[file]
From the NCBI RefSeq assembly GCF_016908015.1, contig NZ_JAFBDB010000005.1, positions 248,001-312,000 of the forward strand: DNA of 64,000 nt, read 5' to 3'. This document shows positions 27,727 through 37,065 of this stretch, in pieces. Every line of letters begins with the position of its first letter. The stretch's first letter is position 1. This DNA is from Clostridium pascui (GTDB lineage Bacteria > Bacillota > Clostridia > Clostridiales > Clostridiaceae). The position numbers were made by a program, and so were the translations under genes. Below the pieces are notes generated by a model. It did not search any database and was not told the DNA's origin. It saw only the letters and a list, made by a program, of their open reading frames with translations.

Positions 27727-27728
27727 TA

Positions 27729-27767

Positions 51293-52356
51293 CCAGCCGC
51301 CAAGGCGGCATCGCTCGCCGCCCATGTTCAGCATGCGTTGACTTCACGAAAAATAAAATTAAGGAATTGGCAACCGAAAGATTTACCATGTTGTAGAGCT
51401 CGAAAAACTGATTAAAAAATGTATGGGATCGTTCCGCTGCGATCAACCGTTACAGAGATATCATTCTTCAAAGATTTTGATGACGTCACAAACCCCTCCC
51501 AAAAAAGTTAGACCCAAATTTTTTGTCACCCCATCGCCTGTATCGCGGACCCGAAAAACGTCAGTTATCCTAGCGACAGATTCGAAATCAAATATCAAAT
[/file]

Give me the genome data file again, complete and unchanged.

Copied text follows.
From the NCBI RefSeq assembly GCF_016908015.1, contig NZ_JAFBDB010000005.1, positions 248,001-312,000 of the forward strand: DNA of 64,000 nt, read 5' to 3'. This document shows positions 27,727 through 37,065 of this stretch, in pieces. Every line of letters begins with the position of its first letter. The stretch's first letter is position 1. This DNA is from Clostridium pascui (GTDB lineage Bacteria > Bacillota > Clostridia > Clostridiales > Clostridiaceae). The position numbers were made by a program, and so were the translations under genes. Below the pieces are notes generated by a model. It did not search any database and was not told the DNA's origin. It saw only the letters and a list, made by a program, of their open reading frames with translations.

Positions 27727-27728
27727 TA

Positions 27729-27767

Positions 51293-52356
51293 CCAGCCGC
51301 CAAGGCGGCATCGCTCGCCGCCCATGTTCAGCATGCGTTGACTTCACGAAAAATAAAATTAAGGAATTGGCAACCGAAAGATTTACCATGTTGTAGAGCT
51401 CGAAAAACTGATTAAAAAATGTATGGGATCGTTCCGCTGCGATCAACCGTTACAGAGATATCATTCTTCAAAGATTTTGATGACGTCACAAACCCCTCCC
51501 AAAAAAGTTAGACCCAAATTTTTTGTCACCCCATCGCCTGTATCGCGGACCCGAAAAACGTCAGTTATCCTAGCGACAGATTCGAAATCAAATATCAAAT